3) I think she does need to formally quit, preferably in writing. I do not see any reason she should talk this over with you or ask your permission, unless it is actually a formal requirement of resignation, but it does need to be official and not just secondhand gossip.

It sounded like she had issues going on that were none of your business and unrelated to the club. Wouldn't it be best in that case for her to step down with no hard feelings if something is keeping her from doing a good job and she knows it?
posted by wending my way at 8:46 PM on September 24, 2010 [6 favorites]


Dear god, don't report her to the school for reading your gchat! That would be incredibly petty and would most likely backfire and harm your own reputation when it got around, making you look vengeful and silly. It's all out of proportion.

I think you need to take a step back and realize that you are not this woman's boss; not her professor; and not her friend. Her stress and character are none of your concern. Your working relationship broke down and she took the wise step of taking a break, yet you want to turn this into some kind of drama about proving that she has problems? Focus on getting your work done and remember that you're in law school, not jr high.
posted by yarly at 9:17 PM on September 24, 2010 [2 favorites]


What would OP report, exactly? That the VP, who shares an office with OP, was looking at the computer screen? The VP could come up with any number of plausible explanations for looking at the computer screen.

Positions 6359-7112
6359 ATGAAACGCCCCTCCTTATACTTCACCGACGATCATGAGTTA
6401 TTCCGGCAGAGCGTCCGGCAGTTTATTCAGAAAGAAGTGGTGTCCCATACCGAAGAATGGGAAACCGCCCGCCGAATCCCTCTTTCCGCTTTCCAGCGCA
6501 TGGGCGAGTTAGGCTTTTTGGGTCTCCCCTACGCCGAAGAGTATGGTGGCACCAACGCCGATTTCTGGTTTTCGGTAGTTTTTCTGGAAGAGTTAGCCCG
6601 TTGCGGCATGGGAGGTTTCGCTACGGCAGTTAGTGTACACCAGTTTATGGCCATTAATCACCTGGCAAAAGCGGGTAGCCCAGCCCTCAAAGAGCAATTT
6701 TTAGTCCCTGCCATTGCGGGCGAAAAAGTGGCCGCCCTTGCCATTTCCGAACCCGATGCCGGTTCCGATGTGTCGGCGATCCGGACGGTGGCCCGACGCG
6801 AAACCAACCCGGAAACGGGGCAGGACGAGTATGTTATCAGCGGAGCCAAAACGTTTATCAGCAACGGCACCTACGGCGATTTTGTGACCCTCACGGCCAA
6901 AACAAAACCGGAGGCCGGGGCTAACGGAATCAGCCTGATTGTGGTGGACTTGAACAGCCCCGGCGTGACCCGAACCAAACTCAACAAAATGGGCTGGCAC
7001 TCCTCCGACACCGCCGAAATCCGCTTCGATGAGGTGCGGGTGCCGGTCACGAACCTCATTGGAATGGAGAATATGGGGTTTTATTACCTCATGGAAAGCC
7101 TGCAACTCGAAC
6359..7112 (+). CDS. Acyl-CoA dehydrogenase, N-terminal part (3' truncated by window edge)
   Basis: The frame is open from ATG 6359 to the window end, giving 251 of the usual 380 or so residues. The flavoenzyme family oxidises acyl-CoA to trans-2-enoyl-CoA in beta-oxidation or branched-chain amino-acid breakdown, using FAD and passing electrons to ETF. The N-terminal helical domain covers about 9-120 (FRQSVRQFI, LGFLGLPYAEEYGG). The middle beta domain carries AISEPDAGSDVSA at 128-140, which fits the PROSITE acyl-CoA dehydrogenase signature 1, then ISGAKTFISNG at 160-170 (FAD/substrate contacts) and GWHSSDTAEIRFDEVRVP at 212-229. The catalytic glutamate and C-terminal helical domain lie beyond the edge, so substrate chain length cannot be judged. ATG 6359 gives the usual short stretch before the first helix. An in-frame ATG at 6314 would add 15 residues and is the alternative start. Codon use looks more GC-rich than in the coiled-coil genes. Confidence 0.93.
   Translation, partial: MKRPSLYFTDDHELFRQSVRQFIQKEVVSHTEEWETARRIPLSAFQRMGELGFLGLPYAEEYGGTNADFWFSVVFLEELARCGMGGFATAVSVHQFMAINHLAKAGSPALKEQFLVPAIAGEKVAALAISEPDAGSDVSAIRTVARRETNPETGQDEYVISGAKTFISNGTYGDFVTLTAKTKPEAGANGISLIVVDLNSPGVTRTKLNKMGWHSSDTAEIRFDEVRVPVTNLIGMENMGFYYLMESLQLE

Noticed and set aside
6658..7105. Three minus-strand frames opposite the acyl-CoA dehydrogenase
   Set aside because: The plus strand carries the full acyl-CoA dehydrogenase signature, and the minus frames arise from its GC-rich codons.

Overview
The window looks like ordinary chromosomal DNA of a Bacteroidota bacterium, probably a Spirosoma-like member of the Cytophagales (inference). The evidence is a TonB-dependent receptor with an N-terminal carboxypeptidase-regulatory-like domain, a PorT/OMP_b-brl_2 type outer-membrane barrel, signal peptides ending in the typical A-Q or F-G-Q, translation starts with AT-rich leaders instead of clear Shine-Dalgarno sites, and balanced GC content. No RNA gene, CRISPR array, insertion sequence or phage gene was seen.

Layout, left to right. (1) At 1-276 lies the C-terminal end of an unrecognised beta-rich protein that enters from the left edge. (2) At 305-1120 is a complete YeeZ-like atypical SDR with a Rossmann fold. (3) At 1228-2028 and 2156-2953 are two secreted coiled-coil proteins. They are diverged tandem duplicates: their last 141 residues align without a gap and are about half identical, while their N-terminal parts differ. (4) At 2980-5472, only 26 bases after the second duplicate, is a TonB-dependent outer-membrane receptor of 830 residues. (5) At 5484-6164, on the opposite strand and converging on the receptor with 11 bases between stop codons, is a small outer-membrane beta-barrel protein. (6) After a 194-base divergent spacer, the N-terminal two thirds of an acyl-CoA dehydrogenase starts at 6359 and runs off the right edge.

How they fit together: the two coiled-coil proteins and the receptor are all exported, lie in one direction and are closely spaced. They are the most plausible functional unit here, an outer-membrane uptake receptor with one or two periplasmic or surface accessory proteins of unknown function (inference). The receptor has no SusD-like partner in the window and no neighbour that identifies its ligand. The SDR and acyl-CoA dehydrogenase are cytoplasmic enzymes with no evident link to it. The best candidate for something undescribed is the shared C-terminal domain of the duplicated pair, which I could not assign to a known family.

It's not a "report" (your word, not mine). The faculty advisor for a student organization has the responsibility for dealing with issues like this and helping them reach productive and successful conclusions. I don't think keeping the information private does anyone any good.

If the chat-snooping was actually no big deal (an idea with which I whole heartedly disagree), then it shouldn't matter who finds out about it.

Do I think OP ought to call the bar association and tell them? No. Do I think he should forego the use of resources available to help this problem just to keep this a secret for her? Absolutely not. If the Faculty Advisor doesn't care, then it's not a big deal.
posted by toomuchpete at 9:35 PM on September 24, 2010


I think you're letting your own narrative about this situation obscure what's really going on and what should happen.

When I came back, the VP was at my computer, ostensibly printing something out.